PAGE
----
Chelsey Tucker graduated with a Bachelor of History degree from Metropolitan State University in 2019. She now writes about insurance with her specialty being life insurance and has been quoted on Help Smart Phone and MEL Magazine.

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Dan Walker graduated with a BS in Administrative Management in 2005 and has been working in his family’s insurance agency, FCI Agency, for 15 years. He is licensed as an agent to write property and casualty insurance, including home, auto, umbrella, and dwelling fire insurance. He’s also been featured on sites like Reviews.com.

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Reviewed by Daniel Walker
Licensed Auto Insurance Agent

UPDATED: Mar 19, 2020

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The lowdown...

You’re not required to buy all types of insurance but you are required to buy car insurance when you own a car. If you choose to drive a vehicle in your name without insuring it, you’re putting yourself at risk of financial loss and at risk of being penalized in the court of law.

Not only is it important to carry the right amount of insurance, it’s important that you list the right drivers on your policy so that your coverage always safeguards you. When you have a teen, you can quickly get confused.

Compare coverage premiums for your teen today! Just enter your zip code into our free rate tool today.

You don’t always have to insure your teen, but choosing not to when you’re supposed to will leave you very vulnerable. Here’s what you need to know:

Your Teenager Doesn’t Always Need to Be Listed As a Driver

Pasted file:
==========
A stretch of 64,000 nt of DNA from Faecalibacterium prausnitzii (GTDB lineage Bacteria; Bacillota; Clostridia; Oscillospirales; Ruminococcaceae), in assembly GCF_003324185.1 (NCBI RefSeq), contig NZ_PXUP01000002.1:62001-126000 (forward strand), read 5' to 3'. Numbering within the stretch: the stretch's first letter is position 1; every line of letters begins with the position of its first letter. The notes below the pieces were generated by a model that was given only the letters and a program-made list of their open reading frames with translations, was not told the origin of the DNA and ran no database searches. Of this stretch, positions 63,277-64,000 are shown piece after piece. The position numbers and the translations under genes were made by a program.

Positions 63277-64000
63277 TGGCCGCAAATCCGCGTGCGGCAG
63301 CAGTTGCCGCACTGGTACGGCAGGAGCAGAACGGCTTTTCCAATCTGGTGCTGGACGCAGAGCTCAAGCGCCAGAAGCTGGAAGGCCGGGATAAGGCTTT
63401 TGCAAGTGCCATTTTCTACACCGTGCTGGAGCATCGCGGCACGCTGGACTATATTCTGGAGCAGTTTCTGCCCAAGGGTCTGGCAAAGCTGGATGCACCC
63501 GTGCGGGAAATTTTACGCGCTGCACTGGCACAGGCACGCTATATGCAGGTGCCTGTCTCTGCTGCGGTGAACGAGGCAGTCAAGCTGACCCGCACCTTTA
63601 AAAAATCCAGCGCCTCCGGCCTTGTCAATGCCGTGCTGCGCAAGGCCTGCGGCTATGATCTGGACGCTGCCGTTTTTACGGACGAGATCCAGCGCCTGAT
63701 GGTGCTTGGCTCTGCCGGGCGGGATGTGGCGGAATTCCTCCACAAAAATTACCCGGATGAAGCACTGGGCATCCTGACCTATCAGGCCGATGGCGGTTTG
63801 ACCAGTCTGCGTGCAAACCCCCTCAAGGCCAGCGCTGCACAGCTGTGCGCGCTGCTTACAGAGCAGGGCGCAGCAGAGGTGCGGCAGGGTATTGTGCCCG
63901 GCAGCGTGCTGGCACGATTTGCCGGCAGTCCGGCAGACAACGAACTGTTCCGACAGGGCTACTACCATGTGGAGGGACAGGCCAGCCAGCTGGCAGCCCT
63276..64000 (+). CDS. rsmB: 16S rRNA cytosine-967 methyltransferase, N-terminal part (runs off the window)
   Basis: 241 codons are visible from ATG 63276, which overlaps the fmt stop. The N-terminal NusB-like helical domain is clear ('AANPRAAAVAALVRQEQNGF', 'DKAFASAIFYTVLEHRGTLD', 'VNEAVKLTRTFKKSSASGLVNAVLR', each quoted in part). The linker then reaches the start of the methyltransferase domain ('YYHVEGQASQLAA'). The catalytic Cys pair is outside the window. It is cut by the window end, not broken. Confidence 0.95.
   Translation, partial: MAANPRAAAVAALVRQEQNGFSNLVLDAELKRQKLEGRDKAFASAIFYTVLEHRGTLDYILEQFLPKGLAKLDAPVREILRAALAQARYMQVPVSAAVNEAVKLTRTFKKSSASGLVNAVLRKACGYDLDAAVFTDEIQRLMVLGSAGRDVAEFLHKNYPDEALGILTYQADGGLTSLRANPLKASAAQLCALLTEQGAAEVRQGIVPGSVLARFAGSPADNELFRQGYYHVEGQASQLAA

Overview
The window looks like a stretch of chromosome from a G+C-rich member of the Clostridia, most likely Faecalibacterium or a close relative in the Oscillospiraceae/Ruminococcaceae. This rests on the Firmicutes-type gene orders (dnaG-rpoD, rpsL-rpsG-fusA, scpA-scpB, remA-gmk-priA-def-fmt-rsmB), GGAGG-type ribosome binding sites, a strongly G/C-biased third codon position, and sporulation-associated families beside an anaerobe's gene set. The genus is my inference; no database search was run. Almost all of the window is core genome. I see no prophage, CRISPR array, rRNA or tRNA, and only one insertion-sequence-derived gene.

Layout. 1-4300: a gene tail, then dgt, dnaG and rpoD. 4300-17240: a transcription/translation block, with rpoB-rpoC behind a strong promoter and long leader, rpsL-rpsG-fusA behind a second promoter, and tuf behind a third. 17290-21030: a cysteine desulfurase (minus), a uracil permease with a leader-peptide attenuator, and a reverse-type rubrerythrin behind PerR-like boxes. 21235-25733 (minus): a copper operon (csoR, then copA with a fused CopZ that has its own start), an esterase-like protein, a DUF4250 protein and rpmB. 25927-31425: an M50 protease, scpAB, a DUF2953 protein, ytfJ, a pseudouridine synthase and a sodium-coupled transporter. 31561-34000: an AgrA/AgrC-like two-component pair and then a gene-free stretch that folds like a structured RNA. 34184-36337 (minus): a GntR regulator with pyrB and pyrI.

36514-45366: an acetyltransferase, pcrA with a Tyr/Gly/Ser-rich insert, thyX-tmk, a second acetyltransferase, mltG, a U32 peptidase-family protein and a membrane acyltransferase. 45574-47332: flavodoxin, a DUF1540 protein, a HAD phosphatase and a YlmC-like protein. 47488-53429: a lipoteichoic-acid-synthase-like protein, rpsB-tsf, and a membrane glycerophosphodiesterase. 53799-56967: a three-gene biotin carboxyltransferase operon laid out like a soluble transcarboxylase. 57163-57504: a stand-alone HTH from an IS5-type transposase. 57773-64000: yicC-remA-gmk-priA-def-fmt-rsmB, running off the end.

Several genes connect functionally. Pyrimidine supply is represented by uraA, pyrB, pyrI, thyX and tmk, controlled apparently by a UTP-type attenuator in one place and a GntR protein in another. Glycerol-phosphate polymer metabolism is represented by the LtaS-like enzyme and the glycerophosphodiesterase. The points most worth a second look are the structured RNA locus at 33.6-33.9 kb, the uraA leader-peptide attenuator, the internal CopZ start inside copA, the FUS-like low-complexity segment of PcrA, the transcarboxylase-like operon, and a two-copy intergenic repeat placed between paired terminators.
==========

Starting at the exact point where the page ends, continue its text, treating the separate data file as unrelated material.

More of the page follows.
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Insurance companies have a right to know when someone lives in the home who could expose you to a loss. This is why all insurance contracts have a requirement stating that you must update them of changes to the household members living in your home.

Many companies actually require you to disclose the names and ages of people living in the home who are 14 or over, even if they don’t have a license or drive.

While you need to give your insurer your teen’s name, you don’t actually need to list them as a driver until they have their license.

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How do auto insurance companies cover drivers who don’t have their licenses?

If your teen is driving your car but they are just in the process of learning, the coverage question becomes a little more complicated.

They are exposed to loss but they aren’t the average type of risk because they only have a restricted permit. This is where the rules can vary from carrier to carrier.

Typically, the most popular insurance companies will cover a teen who has their learner’s permit automatically as long as they were listed as a household member and they qualify as an insured under the contract terms.

The coverage is usually free, but in some cases, the insurer will charge a fee. Know that there are restrictions on the free coverage because the teen must be supervised by a covered driver when they have a loss.